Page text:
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A typical ALL creation. “I tend towards simple motifs. I think part of the reason for that is the actual structure of knitting and the technology. With the type of yarn that I use and the type of sweater that I make, doing a pattern that’s really rendered or too detailed can end up looking kind of sloppy. But a pattern can’t be successful on its own. It needs to have the right color to define it. A lot of times I’ll have a color combination that I really want to use. I’ll work that combination until I find a way. I have piles and piles and piles of swatches in my studio where I’ll spend days doing exercises in figuring out the best pattern with the best color.”

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“I have favorite colors, or I have colors that I tend towards. I have certain colors that I go to, a ringer color that I bring in to help in a way. Yellow is a big color for me. I love yellow. And I almost always like to use peach in those helpful situations. Yellow, peach, and lavender are really useful colors.”

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“For example, with this pot that I painted, I had picked the blue, the green, and the yellow, and originally I picked red. I didn’t think about it really. Red is the obvious choice. But then I was looking at it more and was like no, no, no. It has to be peach.” Above the pot is a piece by Larson's friend, artist Eric Timothy Carlson, who traded it for a sweater.

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“I have a soft spot for miniatures, and my friends know it. All of my tiny treasures have been a gift at one point or another. This cactus is from my friend Brett, who I consider to be one of my primary suppliers in this realm. I eventually designed a cactus sweater based on this little trinket.”

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"I like to put miniatures everywhere, which really suits my miniature apartment well. The baby is from my friend Lindsay, a gift from South Africa. It came with two standing cats that hang out in some of my potted plants. The Hershey's kiss is from Eric Carlson, where some of the tiniest, cutest things have come from. The giraffe is from my studio-mate Ellen van Dusen (a different time she brought me a banana magnet—another genre of tacky objects I really enjoy). The coke bottle is from my childhood dollhouse."

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Larson's miniature food collection. "I have three friends that give these to me. They're amazing. These sets come in a box that shows six different options that you can get when you open the box, and you don’t know what you’re going to get. You always hope you’re going to get the best one. They come from a Japanese toy store in St. Paul, Minnesota. I’m sure you can buy them on the internet but that just wouldn’t be the same."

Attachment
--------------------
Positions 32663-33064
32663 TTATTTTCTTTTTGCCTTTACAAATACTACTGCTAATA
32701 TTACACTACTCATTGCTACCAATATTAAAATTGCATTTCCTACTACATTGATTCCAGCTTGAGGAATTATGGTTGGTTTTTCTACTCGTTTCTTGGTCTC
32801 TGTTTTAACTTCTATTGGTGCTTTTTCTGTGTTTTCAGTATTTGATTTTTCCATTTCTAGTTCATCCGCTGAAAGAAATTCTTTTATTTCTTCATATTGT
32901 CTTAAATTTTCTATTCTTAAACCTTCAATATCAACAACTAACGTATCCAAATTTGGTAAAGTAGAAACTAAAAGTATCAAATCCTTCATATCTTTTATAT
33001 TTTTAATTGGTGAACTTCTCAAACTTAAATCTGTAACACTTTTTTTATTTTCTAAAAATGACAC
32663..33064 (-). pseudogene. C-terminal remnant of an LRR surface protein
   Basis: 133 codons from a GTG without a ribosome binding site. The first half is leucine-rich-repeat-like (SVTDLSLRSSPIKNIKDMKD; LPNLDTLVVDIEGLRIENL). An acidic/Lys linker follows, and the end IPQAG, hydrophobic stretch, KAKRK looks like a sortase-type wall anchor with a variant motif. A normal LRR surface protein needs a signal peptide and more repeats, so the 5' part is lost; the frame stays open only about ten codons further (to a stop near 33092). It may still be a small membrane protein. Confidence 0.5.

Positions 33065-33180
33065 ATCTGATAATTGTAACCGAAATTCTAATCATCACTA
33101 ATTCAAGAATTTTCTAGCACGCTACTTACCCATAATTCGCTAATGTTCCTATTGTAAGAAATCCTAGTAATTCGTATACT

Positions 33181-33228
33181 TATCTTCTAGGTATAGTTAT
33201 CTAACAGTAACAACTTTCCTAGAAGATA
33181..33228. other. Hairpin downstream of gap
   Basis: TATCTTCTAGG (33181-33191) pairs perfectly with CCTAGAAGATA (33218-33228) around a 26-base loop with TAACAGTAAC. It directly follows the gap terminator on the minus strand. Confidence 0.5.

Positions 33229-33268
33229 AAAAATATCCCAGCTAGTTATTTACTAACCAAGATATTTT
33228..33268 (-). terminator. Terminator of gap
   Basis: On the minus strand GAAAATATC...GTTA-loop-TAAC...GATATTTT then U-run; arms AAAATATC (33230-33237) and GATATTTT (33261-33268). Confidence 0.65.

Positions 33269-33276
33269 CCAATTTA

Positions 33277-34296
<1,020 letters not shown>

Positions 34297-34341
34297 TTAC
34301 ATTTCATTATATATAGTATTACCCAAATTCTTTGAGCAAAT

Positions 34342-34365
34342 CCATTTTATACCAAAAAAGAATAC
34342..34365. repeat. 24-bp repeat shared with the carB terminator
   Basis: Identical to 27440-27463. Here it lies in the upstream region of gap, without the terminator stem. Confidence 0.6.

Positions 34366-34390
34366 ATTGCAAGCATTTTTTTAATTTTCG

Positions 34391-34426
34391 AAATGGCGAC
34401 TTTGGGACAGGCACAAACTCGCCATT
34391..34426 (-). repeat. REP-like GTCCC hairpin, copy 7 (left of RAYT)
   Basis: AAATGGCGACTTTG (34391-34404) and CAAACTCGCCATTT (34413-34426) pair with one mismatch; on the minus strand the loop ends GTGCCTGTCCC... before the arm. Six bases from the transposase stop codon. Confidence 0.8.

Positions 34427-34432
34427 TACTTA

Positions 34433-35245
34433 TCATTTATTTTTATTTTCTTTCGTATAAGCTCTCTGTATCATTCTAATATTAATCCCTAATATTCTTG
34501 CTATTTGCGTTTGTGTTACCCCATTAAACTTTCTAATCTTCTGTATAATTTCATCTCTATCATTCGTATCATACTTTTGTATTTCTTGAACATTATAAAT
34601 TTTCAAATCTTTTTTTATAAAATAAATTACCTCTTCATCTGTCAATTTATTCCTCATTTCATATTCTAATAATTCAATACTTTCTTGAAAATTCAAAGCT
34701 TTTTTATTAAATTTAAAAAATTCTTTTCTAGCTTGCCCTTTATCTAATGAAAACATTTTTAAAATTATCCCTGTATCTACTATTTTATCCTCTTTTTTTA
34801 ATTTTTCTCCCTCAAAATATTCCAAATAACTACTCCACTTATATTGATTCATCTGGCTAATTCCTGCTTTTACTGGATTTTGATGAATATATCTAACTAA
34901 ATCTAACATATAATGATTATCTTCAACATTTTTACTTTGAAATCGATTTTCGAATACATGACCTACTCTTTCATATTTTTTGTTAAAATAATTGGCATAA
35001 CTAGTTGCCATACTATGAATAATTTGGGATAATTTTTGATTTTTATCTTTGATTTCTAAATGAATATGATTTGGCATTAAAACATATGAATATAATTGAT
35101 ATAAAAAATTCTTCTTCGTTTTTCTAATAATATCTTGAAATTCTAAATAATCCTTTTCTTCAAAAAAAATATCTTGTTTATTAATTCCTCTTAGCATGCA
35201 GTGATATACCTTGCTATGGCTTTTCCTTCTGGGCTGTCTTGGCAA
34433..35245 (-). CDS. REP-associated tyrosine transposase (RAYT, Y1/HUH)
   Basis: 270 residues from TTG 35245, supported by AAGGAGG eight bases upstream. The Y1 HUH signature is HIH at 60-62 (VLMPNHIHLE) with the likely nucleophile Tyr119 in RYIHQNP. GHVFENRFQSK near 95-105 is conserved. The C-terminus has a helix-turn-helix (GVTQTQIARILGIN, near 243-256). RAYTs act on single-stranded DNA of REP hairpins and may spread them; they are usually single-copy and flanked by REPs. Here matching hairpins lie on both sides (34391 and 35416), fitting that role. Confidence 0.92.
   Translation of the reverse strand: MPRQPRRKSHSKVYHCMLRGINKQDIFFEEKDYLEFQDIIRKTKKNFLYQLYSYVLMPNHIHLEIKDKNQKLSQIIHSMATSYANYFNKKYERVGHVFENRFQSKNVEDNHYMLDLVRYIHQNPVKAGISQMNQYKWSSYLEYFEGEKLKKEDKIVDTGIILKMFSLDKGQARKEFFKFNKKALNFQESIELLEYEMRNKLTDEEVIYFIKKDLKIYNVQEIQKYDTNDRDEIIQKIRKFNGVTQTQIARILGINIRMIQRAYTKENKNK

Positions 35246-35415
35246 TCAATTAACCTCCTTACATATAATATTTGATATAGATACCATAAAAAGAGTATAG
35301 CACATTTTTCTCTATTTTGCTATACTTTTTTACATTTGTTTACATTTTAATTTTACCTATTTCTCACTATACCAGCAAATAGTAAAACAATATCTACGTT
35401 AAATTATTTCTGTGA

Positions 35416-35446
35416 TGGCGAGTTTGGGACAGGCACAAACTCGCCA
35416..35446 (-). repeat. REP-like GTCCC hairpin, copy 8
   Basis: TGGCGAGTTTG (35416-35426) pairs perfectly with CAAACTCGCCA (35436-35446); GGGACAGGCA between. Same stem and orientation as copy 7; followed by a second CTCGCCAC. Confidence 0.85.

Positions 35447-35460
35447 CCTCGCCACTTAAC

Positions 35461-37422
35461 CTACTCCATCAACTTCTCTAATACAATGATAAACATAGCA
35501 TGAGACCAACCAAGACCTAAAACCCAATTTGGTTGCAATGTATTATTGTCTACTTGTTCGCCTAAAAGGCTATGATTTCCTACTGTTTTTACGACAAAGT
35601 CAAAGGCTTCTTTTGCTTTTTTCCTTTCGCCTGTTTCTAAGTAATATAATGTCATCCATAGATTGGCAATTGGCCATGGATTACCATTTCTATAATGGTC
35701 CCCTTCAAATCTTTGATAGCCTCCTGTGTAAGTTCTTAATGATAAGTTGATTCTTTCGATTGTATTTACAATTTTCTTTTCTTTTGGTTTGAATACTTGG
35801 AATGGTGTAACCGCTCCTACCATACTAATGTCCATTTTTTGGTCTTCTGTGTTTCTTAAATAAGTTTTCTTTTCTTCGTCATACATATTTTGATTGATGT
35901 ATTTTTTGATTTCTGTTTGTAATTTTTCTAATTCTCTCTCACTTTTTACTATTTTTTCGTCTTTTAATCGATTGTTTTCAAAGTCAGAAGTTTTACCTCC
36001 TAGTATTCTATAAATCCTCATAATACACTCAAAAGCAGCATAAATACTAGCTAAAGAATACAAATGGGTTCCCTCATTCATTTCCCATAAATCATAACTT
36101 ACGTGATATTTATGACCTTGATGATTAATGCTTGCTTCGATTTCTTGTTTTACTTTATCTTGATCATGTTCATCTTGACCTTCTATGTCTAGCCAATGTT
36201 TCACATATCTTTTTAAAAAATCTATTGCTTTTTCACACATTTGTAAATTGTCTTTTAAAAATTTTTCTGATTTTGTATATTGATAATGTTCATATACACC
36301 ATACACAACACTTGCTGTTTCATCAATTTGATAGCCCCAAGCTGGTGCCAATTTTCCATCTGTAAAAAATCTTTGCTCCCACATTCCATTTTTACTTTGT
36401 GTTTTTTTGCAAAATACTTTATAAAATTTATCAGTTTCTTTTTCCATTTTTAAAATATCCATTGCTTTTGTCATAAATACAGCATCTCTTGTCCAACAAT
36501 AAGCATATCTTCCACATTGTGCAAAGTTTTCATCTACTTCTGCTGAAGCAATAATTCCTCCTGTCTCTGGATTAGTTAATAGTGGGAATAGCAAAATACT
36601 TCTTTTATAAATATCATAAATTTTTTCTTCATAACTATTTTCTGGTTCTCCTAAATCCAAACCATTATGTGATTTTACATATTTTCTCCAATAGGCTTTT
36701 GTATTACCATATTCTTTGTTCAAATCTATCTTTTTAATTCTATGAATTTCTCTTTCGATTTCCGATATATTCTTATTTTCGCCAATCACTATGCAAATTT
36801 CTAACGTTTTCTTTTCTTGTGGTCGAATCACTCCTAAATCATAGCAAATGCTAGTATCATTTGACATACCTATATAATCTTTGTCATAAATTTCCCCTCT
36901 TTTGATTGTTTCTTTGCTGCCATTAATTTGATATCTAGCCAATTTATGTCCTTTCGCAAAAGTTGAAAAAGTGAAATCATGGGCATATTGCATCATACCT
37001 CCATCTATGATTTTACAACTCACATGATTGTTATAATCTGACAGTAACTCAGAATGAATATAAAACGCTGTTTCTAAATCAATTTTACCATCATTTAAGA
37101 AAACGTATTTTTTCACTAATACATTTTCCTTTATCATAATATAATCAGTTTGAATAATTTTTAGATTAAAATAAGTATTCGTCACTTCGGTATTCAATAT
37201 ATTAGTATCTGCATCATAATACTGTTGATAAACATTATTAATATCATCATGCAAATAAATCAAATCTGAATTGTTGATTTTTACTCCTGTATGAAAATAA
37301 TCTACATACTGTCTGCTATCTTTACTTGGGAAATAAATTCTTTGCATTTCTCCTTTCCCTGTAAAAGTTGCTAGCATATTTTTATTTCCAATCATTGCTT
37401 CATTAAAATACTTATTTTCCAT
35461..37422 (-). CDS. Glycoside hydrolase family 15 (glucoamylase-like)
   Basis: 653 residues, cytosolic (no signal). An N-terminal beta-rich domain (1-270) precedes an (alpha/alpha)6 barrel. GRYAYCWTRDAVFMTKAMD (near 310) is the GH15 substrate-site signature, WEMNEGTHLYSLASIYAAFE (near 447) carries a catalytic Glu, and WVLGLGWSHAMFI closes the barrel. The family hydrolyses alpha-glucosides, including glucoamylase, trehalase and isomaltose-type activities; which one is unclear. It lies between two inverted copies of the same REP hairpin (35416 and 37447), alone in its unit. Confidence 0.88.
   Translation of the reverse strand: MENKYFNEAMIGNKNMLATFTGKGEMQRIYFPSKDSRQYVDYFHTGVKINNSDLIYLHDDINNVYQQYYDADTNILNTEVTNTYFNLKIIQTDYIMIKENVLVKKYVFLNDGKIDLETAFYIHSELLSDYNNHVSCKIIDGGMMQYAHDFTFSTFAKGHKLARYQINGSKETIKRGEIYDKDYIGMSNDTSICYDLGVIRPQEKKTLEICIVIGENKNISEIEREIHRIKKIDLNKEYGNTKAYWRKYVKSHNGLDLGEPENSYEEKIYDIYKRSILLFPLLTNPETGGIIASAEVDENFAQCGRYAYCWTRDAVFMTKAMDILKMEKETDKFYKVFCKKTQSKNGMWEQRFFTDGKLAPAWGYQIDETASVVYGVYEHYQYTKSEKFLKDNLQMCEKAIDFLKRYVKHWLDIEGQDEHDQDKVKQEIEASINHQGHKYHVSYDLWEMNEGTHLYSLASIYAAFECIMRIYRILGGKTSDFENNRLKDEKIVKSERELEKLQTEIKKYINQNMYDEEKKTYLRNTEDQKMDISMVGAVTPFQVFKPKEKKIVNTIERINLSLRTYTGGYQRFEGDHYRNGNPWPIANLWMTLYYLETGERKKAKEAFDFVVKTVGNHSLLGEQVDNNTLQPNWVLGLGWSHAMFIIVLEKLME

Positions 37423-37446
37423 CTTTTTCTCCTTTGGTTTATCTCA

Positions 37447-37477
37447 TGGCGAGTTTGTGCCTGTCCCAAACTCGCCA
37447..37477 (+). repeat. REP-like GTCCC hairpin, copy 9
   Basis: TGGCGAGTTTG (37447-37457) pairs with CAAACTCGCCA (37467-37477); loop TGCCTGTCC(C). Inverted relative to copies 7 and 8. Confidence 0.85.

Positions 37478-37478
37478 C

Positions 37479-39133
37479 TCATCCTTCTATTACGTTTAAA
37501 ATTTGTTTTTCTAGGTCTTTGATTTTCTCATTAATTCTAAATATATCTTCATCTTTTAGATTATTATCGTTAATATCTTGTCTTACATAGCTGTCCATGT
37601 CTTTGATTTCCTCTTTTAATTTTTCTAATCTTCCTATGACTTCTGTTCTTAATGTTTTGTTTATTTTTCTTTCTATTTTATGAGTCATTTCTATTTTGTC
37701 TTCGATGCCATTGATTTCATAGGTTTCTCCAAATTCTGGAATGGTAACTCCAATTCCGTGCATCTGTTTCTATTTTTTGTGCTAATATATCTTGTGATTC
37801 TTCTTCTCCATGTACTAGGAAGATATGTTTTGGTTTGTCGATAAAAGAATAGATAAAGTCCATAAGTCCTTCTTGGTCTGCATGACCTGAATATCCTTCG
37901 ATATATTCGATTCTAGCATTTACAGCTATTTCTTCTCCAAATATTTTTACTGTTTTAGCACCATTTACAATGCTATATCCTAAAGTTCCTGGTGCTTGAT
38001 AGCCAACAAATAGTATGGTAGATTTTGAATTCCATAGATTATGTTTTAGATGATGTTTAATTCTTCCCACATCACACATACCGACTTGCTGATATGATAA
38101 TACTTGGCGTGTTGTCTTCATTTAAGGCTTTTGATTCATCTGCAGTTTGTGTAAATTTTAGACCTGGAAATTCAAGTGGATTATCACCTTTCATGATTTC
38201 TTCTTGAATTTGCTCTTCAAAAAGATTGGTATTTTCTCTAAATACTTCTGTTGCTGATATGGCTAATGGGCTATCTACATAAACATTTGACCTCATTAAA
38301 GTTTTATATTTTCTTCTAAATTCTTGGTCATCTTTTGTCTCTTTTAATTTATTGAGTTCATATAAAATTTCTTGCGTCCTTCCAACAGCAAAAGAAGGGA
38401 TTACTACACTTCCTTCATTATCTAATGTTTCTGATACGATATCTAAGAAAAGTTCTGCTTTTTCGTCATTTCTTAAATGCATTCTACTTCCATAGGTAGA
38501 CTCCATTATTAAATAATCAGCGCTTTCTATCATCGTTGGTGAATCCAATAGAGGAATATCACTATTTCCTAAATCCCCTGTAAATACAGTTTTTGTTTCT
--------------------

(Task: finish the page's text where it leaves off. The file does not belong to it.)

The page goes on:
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"This is the best one, I think. They all come in different pieces. The mustard detaches from the mustard squiggle, and the bun comes off and the pickle’s obviously separate."

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"They come with little instruction packets for how to put them together. When I got my first one, which was this one with the chopsticks, I was like I don’t need to look at the instruction manual. But then I was noticing all of these parts that didn’t belong anywhere, and the chopsticks were one of those things. I was like where do those go? Then I noticed some things have holes in them. It’s so beautiful. I’m obsessed with them."

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"This is something really cool. It's the cassette-tape box set of a band I really like from Minneapolis, consisting of friends and old housemates. The band's name is Obchod Na Korze and I would describe them as good weirdos with an expressive (unplugged) sound. I remember when these box sets were being fabricated — I think there were 50 or 75 all together. They made the wooden boxes and gave each one a sticker of approval for quality assurance reading, 'OK!' My favorite tape in the set is called Let's Get a Vacation."

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"The P'jammer! When I moved in here, I had an outlet that was rewired for an air conditioner. I plugged it in, and it died. I was so upset. I’ve been on Etsy looking for more. There’s so many out there, and I’ve been like, oh should I buy it. Now I have the Sony Dream Machine, which is not the same at all. There’s also a boy version of the P'jammer called the Night'jammer. It’s black and neon green." (Ed note: We also had a P'jammer growing up!)